OWNER-FINANCING TO SELL YOUR HOME:
My personal experience in owner-financing has been favorable, both financially and tax-wise.
MAKING THE DEAL:
A few years ago we decided to begin construction of a new home and sell our old home.
When we found a buyer, both of us wanted to get everything settled as soon as possible.
To avoid a lot of closing costs and other expenses we agreed to handle it through owner-financing under a Contract for Sale. Under this type arrangement, a deed is not required until the mortgage is paid off, which was favorable to our rights in the property.
Since one of my daughters is a lawyer, so we saved even more by having her prepare the contract and the lien. The buyer had a relative of his, who was a lawyer, look it over.
TERMS OF THE SALE MUTUALLY ADVANTAGEOUS
We sold it with only 10% down, which would have forced him to pay mortgage insurance premiums if he had obtained financing through a mortgage company. Our contract called for an interest rate 2¼ % higher than the interest we are paying on our present home. We both benefited by the arrangement.
We sold it on a 30-year financing period. He pays a little more toward the contract than the minimum amount required, so it will pay out a year or two sooner, but, if he continues until it is paid in full, my heirs will probably be collecting it unless I live to age 100.
If he decides to sell and pay it before the loan is paid, then we would have to find other ways to invest the money—pay our present mortgage off, if we still owe anything,
buy some stock in some fly-by-night penny stock for which my email is always getting ‘strong buy’ recommendations, or maybe some more solid stocks or bonds.
TAX EFFECT ON MY FORM 1040:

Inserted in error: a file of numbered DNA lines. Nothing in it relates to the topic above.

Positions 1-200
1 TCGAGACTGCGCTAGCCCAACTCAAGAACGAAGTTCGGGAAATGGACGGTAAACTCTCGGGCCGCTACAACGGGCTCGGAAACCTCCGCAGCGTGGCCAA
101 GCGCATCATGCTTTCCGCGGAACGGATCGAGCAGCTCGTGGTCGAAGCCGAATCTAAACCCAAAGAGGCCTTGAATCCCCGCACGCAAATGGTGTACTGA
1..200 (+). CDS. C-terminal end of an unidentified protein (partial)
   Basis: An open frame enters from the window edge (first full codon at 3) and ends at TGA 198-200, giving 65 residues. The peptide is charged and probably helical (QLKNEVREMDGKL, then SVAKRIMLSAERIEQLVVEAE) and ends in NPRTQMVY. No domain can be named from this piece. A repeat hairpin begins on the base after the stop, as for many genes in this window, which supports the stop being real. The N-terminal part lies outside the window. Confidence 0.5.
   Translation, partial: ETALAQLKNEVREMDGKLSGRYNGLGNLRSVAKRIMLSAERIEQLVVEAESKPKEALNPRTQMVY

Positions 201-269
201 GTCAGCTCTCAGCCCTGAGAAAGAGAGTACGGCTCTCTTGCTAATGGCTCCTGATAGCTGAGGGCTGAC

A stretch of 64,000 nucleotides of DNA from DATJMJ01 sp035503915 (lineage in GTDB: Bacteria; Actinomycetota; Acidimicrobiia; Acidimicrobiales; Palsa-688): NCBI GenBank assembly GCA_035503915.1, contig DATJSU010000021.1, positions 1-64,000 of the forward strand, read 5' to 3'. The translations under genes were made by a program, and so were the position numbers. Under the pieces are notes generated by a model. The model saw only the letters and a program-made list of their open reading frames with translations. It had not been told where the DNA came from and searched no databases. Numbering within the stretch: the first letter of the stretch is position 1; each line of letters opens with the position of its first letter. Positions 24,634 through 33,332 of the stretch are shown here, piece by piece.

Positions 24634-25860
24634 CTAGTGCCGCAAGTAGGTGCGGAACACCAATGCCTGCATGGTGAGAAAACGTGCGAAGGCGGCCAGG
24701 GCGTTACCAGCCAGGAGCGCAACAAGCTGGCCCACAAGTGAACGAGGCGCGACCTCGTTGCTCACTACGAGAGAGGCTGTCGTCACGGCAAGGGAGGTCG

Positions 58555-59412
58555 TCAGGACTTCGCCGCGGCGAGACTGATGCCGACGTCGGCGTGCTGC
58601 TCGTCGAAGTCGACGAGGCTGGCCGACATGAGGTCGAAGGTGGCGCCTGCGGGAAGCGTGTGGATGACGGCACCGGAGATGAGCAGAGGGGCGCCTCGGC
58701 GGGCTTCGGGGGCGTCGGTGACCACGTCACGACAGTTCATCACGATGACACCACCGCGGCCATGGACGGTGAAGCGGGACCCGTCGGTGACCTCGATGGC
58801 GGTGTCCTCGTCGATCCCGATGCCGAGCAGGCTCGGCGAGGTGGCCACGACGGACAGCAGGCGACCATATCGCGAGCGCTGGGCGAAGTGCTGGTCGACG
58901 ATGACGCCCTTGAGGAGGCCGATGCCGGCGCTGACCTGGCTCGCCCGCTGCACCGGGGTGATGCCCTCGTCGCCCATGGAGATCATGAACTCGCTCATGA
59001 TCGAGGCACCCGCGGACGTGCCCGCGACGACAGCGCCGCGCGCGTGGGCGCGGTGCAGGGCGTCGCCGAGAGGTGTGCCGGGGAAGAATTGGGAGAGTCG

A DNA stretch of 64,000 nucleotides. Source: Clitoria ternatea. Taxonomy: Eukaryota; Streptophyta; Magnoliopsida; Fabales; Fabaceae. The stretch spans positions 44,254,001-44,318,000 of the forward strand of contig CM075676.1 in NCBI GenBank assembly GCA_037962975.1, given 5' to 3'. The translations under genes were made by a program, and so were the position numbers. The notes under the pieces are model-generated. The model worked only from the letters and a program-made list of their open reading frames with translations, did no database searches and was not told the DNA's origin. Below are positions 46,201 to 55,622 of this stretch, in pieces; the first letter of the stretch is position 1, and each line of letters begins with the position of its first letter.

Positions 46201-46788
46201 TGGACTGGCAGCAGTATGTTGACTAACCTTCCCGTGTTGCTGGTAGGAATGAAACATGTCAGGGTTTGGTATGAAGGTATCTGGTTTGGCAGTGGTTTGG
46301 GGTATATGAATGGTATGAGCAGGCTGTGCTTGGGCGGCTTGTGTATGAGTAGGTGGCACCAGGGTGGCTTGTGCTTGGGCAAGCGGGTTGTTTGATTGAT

On my tax return, I include the interest I collect on the sale as income. The principal portion of the sale is totally tax-free since the house had been my principal residence and qualified for the § 121 exclusion from tax on the gain. I am not required to issue a Form 1098 to the buyer, so I send him an annual letter to notify him of the interest he has paid plus the amount of tax I pay out of the escrow he pays me. I am required to identify the interest on this as seller-financed and include all required information on my Schedule B. If the sale had not qualified under § 121, I would need to file Form 6252 and pay tax on the percentage of principal collections attributable to the gain on the sale.
REFERENCES –KEY ITEMS:
WHERE TO FILE: http://www.irs.gov/file/index.html
RESTORED DEDUCIONS for Sales Tax
OTHER FORMS AND PUBLICATIONS:
Car Expense Pub 334,463,535 (See link below)
Sale of Principal Residence Pubs 523 and IRC § 121
Sec 179 write-offs for SUVs and other equipment Form 4562, Pub 946, IRC §167
Office in Home Form 8829, Pub 587
Mutual Fund - phantom profits, reinvested dividends: Pub 550 and 564
Alternative Minimum Tax Pub 929 (individuals) Pub 542 (corporations)
Link to IRS forms and publications:http://www.irs.gov/formspubs/index.html
Link to IRS Section # http://www.taxalmanac.org/index.php/Internal_Revenue_Code
To subscribe to IRS Newswire http://www.irs.gov/newsroom/content/0,,id=103381,00.html
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Link to IRS forms and publications:
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This information is not intended to be advice to the recipient. In compliance with Treasury Department Circular 230, unless stated to the contrary, any Federal Tax advice contained in this Blog was not intended or written to be used and cannot be used for the purposes of avoiding penalties.
Tuesday, January 2, 2007
OWNER-FINANCING TO SELL YOUR HOME: